Home Health Readmission Numbers Keep Getting Better

Rehospitalization rates among Medicare patients from a home health setting are on the decline, and with an increased emphasis on coordination of care, the positive trend should continue, according to data recently updated by the Alliance for Home Health Quality and Innovation, a national non-profit consortium of home health care providers and organizations.

The Home Health Chartbook, compiled by Avalere Health LLC, summarizes and analyzes statistics on home health economic and demographic trends from various government sources. The latest data included in the Chartbook shows a steady decline in hospital readmission rates for home health users within 30 days of discharge for the top 20 most common diagnosis groups.

Specifically, the home health rehospitalization rate for Medicare patients decreased by nearly two percentage points, from 19.17% in 2011 to 17.39% in 2012. The data shows that trend is continuing, as the rate fell to 16.92% in 2013. Alliance Executive Director Teresa Lee attributes the decline to alternate models of health care delivery, such as the Accountable Care Organization program and bundled payments.


“The health care system has become much more attuned to the issue of readmission, and it’s starting to put in place programs that better support patients after they leave the hospital,” Lee tells Home Health Care News. “Home health is very much viewed as part of the solution.”

Supplemental data released by the Alliance depicts patient destinations after a hospital stay, and it suggests that post-acute settings widely vary at the state level.

More than half of Medicare patients discharged from a hospital stay in Connecticut received formal post-acute care, with 18% being in a home health setup. In Oregon, however, less than 40% of patients received formal post-acute care, with only 8% receiving such care at home, despite having a similar population as Connecticut.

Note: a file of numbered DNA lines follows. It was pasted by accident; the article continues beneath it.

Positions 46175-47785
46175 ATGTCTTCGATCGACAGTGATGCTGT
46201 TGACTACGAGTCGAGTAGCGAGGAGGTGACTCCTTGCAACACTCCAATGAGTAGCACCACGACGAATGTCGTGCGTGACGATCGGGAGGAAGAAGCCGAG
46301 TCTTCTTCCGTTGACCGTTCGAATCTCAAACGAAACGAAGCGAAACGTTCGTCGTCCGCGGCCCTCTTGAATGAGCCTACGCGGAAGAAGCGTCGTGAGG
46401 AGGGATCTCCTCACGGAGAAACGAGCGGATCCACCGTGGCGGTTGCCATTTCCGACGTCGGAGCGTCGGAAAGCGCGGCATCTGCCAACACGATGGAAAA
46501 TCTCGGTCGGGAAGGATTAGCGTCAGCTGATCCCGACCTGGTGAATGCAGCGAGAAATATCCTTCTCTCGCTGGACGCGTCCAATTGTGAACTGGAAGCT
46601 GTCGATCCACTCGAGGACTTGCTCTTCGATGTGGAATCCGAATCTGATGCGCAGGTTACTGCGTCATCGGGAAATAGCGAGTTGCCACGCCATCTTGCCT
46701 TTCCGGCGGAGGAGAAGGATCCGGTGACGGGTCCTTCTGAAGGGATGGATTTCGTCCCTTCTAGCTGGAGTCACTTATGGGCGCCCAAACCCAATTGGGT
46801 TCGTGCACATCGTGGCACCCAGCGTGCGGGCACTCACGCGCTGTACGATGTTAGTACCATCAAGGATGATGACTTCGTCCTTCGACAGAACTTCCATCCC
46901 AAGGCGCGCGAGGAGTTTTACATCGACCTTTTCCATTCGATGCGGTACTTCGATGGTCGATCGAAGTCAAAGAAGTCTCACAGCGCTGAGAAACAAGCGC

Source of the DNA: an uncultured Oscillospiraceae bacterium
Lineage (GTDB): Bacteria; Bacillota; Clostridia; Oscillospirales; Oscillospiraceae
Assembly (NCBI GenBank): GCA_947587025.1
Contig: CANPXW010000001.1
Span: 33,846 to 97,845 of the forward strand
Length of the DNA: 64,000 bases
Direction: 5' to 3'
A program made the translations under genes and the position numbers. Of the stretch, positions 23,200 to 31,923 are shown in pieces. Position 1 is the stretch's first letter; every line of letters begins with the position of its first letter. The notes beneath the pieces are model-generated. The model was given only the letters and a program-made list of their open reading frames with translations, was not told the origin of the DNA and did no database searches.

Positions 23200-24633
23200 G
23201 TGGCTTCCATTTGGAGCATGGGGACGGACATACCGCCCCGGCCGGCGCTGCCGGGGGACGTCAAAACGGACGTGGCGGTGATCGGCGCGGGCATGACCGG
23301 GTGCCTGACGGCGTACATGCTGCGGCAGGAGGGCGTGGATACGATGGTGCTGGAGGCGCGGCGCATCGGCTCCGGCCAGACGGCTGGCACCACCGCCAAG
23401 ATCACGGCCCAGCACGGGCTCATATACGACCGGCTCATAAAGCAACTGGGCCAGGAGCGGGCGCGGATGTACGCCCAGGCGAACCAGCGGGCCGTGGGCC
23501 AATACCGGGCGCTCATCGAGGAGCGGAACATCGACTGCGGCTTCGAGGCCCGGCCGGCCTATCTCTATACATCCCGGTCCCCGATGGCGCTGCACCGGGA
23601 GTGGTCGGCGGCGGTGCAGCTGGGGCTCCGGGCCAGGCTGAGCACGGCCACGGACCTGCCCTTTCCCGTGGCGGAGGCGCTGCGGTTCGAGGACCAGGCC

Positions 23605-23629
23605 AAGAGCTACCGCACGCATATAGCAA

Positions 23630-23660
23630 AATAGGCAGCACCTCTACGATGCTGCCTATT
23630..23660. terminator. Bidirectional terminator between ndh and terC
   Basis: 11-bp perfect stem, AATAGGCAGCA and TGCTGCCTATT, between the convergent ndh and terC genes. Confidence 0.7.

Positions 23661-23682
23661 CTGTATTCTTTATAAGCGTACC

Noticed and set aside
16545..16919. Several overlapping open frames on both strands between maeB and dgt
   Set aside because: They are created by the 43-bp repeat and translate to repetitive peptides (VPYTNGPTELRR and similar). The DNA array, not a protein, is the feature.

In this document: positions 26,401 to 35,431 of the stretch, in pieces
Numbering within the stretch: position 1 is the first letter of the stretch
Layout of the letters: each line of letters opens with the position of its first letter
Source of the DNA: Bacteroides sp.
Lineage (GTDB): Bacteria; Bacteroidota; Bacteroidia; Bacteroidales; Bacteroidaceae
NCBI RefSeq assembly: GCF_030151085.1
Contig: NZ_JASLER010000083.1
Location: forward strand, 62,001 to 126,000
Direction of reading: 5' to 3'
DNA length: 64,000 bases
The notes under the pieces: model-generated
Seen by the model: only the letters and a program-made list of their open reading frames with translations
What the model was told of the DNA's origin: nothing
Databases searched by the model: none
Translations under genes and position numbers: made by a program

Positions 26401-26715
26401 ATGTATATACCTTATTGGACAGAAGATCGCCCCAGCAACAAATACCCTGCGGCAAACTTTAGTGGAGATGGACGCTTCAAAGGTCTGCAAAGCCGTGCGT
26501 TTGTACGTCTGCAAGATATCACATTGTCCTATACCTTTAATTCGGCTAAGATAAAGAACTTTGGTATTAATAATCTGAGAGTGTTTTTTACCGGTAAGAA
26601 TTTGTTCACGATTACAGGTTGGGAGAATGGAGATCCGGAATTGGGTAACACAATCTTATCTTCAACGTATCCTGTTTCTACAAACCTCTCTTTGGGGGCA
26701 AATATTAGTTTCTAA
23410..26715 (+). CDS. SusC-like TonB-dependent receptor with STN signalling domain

The Chartbook also indicates that home health patients continue to be older, sicker and poorer than the general Medicare population. Home health users were twice as likely as typical Medicare beneficiaries to be over age 85, for example, and 85.1% had three or more chronic conditions. Further, 67.2% of home health users were at or under 200% of the Federal Poverty Level, versus 52.1% among the Medicare population as a whole.

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“As the population ages, it’s a known and anticipated trend that we’re going to see patients with greater needs,” Lee tells HHCN. “It wouldn’t be surprising to see that into the future.”

The Chartbook unveiled a variety of other findings, including:

  • Gender: About 61.5% of home health users were female in 2013, as compared to 54.6% of all Medicare beneficiaries. Meanwhile, males accounted for 38.5% of home health users and 45.4% of Medicare beneficiaries overall.
  • Income and Race: Approximately 92.4% of Hispanic patients receiving in-home health care and 84.6% of black patients had an income under 200% the Federal Poverty Level in 2013, while 67.2% of all Medicare home health users had similar income levels.
  • Mental Illness: More than a quarter of home health users had a severe mental illness including bipolar disorder, schizophrenia and depression, whereas 18.7% of all Medicare beneficiaries had such illnesses.

Written by Kourtney Liepelt

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